China surpassing the U.S. in conventional military capabilities is threatening enough. But it has another weapon: space control. China has been the first country to add “killer satellites” to outer space, deployed to destroy other satellites. This gives the Chinese an unprecedented power in warfare. The American military relies on satellite technology to locate the enemy’s planes and ships. If such satellites were destroyed, American planes and ships would essentially be blinded. And China is far along in its lunar exploration and colonization program: Chang’e (named after the Chinese moon goddess) is expected to culminate in about 2030 in a joint Chinese-Russian permanently manned moon base, announced by both countries in 2021. China just finished building its own orbiting space station, Tiangong. Three “taikonaut” crew members of this permanently manned space station returned to Earth in early December and were replaced by three other taikonauts. (“Taikong” is the Mandarin word for “outer space,” and so a taikonaut is “one who travels in outer space.”)

The likelihood that China will invade Taiwan may have been diminished by the fierce resistance of Ukraine to Russia’s invasion and the widespread condemnation, sanctions, and military aid that the West has given in response. But between invasion and lack of action lies the middle option of a Chinese naval blockade — a quarantine — of the island, a course of action that may have become more likely. Such a maritime blockade on the Chinese side of the median line might be coupled with a limited no-fly cordon around Taiwan, which could restrict or prohibit the entry of offensive combat aircraft but allow cargo planes and civilian airliners on and off the island.

A quarantine may be more advantageous to China as it would catch the U.S. unprepared and may permit the Chinese further, but still incomplete, control over escalation. It would be a clever way for Xi to divide U.S. public opinion on how best to react.

Nothing in Biden’s performance as president demonstrates competence to manage these risks, or the many others, from China. The recent Keystone Kops episode involving the Chinese spy balloon — which entered the U.S. air defense zone north of the Alaskan Aleutian Islands on Jan. 28 but was not shot down until it crossed over the Atlantic Ocean off the coast of South Carolina on Feb. 4, with no apparent consequences of any kind — further shatters any illusions that Biden can respond appropriately to Chinese provocations. His administration apparently did not even intend to disclose the existence of this balloon to the American public until a photograph of it was posted online by an office worker in Billings, Montana, who noticed it while looking out the window of his place of business.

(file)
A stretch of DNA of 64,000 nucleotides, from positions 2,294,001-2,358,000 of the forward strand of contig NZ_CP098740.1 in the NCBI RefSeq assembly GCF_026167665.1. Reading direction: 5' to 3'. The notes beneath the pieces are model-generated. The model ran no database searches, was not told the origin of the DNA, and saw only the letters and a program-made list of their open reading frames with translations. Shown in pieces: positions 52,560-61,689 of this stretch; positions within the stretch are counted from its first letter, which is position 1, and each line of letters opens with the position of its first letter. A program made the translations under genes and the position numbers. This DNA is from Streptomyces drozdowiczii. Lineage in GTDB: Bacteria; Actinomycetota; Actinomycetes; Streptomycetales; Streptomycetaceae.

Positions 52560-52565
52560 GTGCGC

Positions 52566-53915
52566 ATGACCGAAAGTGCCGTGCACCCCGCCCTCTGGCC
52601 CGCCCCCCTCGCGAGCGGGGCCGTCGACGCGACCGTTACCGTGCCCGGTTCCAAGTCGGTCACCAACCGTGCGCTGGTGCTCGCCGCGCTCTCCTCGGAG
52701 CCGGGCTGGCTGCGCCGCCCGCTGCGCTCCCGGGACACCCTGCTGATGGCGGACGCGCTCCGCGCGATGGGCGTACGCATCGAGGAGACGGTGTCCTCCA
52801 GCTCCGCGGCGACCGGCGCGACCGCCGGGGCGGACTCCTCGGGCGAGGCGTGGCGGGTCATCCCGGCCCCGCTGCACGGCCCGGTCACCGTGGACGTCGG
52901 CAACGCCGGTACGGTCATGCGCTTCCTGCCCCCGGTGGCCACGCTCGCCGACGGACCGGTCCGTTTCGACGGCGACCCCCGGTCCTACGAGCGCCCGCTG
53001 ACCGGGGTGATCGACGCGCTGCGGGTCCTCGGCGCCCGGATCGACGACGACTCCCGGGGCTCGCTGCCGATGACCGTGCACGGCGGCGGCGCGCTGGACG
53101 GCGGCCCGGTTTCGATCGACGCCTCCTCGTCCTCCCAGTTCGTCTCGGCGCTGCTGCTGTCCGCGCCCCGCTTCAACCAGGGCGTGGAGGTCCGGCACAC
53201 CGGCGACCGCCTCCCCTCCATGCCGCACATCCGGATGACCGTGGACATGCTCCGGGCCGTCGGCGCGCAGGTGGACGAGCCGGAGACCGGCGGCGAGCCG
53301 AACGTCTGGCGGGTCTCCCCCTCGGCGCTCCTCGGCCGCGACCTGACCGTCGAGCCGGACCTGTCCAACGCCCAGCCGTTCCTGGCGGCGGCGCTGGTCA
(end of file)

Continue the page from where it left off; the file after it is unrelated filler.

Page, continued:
In a 2019 presidential debate, Biden remarked: “China is going to eat our lunch? Come on, man…. I mean, you know, they’re not bad folks, folks. But guess what? They’re not competition for us.” And, in last week’s State of the Union, he did not acknowledge the balloon. Instead, he said: “Before I came to office, the story was about how the People’s Republic of China was increasing its power and America was falling in the world. Not anymore…. Today, we’re in the strongest position in decades to compete with China or anyone else in the world.”

Xi and the CCP must be laughing.

Julie Hartman is a broadcast host based in Los Angeles for the Salem Media Group. She co-hosts a weekly show with Dennis Prager, Dennis & Julie, and her own three-times-weekly show, Timeless with Julie Hartman. Julie also serves as a standing guest host for Salem’s nationally syndicated talk radio shows.